Though not a scientist, Dr. Brower wrote many articles on the dangers of nuclear armament for publications including The New Republic and the Bulletin of Atomic Scientists. He was involved in groups including the Union of Concerned Scientists, Americans for Democratic Action, the International Peace and Security Institute, Peace Action, and the Council for a Livable World.
Dr. Brower’s first marriage ended in divorce.
Throughout his life, Dr. Brower was “committed to changing American society through active participation in electoral politics,” said Finkelstein, whom he married in 1981.
She added that he had worked for “left-leaning liberal” candidates, including on the presidential campaigns of George McGovern in 1972 and Fred Harris in 1976.
Until recently, Dr. Brower was involved in Cambridge politics and volunteered for the campaigns of many politicians. Marjorie Decker, a state representative whose district includes parts of Cambridge, recalled that Dr. Brower helped her keep a seat on the City Council by helping to organize a successful write-in campaign.
Decker, who grew up in a Cambridge housing project and was the first in her family to attend college, said Dr. Brower offered her “unconditional, unwavering support” throughout her political career.
“He felt invested in helping me,” she said. “He believed that it was important that people who had experienced poverty should be serving in the public sector.”
Once she was elected state representative in 2012, Dr. Brower e-mailed her frequently to share his thoughts about issues she faced in the Legislature, in a way that was always helpful. “Michael was somebody who was always positive, even in stressful moments,” Decker said. “He had an upbeat presence. He was calm, but also filled with possibility.”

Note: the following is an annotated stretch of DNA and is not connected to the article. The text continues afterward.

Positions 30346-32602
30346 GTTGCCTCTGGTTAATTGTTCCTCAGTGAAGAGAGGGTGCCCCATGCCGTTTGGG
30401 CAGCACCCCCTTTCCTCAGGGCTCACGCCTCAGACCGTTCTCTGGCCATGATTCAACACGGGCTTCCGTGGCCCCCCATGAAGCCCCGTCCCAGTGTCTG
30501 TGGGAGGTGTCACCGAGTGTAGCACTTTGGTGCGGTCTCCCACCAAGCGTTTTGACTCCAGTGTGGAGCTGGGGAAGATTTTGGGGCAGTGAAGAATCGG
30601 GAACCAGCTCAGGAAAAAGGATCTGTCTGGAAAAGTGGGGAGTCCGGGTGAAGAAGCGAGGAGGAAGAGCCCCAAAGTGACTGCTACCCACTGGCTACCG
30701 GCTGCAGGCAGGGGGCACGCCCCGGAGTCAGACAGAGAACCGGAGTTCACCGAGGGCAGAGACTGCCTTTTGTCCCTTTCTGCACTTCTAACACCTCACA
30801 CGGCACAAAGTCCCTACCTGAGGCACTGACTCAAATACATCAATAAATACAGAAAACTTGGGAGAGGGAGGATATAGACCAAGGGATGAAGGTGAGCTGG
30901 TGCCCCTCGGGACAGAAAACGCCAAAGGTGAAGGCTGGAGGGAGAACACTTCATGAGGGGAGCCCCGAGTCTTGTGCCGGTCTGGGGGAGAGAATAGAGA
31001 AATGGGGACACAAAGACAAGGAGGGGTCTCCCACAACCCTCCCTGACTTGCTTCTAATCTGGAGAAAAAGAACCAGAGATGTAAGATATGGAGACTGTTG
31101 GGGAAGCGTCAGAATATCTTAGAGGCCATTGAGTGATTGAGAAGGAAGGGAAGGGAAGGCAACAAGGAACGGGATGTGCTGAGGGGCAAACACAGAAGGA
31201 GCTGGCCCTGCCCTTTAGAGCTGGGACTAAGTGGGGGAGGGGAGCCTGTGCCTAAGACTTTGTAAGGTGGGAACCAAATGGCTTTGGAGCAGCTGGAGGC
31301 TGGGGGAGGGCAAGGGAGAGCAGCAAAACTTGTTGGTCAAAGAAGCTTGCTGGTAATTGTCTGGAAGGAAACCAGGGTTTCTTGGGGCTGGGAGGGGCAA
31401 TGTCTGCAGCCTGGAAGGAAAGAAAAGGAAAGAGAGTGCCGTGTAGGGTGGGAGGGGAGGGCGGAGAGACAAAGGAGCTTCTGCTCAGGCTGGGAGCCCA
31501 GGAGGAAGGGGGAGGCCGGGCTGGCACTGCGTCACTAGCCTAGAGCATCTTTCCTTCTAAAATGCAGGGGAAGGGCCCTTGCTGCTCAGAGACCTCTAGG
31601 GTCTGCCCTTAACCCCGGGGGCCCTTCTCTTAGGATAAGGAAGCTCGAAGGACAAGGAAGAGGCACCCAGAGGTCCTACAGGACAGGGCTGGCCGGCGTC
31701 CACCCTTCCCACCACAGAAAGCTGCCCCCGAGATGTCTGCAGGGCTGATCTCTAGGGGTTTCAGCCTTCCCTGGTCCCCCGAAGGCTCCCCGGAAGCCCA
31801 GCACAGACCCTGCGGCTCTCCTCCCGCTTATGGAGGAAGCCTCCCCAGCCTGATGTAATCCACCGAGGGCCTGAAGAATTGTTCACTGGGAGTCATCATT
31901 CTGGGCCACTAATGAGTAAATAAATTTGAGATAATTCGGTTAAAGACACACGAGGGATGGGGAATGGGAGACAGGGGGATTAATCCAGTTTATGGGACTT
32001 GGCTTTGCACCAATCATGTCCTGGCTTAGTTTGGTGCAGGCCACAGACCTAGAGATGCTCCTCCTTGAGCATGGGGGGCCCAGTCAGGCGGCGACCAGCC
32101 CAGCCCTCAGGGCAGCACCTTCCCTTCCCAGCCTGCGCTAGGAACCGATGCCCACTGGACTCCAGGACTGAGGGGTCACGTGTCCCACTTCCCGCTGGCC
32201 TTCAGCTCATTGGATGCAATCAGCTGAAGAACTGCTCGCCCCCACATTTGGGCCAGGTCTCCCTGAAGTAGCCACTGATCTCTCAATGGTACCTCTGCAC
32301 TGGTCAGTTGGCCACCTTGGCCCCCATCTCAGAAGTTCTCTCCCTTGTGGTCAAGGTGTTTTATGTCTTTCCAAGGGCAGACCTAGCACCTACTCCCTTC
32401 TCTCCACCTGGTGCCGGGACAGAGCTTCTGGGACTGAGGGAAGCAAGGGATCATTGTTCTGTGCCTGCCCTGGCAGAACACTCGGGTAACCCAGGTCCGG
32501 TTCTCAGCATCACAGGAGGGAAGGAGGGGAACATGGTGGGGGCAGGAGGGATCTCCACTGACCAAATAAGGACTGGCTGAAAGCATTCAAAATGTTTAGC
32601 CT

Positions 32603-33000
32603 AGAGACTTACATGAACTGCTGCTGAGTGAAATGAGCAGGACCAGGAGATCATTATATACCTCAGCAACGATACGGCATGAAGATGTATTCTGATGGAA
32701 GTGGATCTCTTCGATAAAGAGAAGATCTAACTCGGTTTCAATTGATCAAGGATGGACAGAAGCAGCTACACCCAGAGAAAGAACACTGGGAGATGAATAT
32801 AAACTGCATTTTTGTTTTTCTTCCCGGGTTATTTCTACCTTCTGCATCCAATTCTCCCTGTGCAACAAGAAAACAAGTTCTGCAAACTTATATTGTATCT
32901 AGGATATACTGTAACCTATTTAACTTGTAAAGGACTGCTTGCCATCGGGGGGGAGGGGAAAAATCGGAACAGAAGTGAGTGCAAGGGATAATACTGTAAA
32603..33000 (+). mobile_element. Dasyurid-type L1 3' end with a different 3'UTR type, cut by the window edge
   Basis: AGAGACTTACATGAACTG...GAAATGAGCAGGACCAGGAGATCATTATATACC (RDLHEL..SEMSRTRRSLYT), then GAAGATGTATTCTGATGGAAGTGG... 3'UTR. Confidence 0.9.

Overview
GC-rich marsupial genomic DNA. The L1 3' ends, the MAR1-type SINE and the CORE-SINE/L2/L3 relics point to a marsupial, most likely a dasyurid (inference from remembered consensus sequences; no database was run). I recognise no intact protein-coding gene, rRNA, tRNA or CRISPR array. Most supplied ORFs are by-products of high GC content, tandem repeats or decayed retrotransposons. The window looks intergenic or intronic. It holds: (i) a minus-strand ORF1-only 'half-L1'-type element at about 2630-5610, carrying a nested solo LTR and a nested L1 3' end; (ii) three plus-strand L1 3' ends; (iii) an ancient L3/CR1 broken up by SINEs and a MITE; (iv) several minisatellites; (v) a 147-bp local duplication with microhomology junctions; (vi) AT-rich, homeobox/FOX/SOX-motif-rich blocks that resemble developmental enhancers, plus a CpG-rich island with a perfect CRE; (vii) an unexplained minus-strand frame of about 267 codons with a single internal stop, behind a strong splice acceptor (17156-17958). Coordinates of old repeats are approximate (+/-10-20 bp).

Jonathan Hecht, a state representative whose district includes parts of Cambridge and Watertown, met Dr. Brower when Hecht ran for office in 2008 and was struck by his “passion about the issues and how to address them.”
“He really believed in using the political process to make things better,” Hecht said. “And he never gave up on that effort.”
Dr. Brower enjoyed spending time at his family’s vacation home in Meredith, N.H., where he taught his children, grandchildren, niece, and nephew to ski and sail, his wife said.
In addition to his wife, Dr. Brower leaves two daughters, Jessica of Cambridge and Kathy of Concord, N.H.; a son, David of Somerville; a stepson, Matthew Finkelstein of Arlington, Va.; and three grandchildren.
A service will be held at 1 p.m. March 5 in Story Chapel at Mount Auburn Cemetery in Cambridge.
Dr. Brower’s wife said that he considered himself fortunate to live near the Fresh Pond reservoir, where he walked daily for many years.
“Mike walked here every day with his little dog. They got old here together,” said Jean Rogers, chief ranger for the Cambridge Water Department, who recalled that Dr. Brower’s walks continued even when his dog became blind and his own vision began to fail. “He was really such a great guy to interact with, a very involved citizen, and he just loved this place so much.”
She called Dr. Brower “larger than life” and said that while “there were so many places in the world where he did good — big things — this was really his favorite place to be.”Kathleen McKenna can be reached at email@example.com.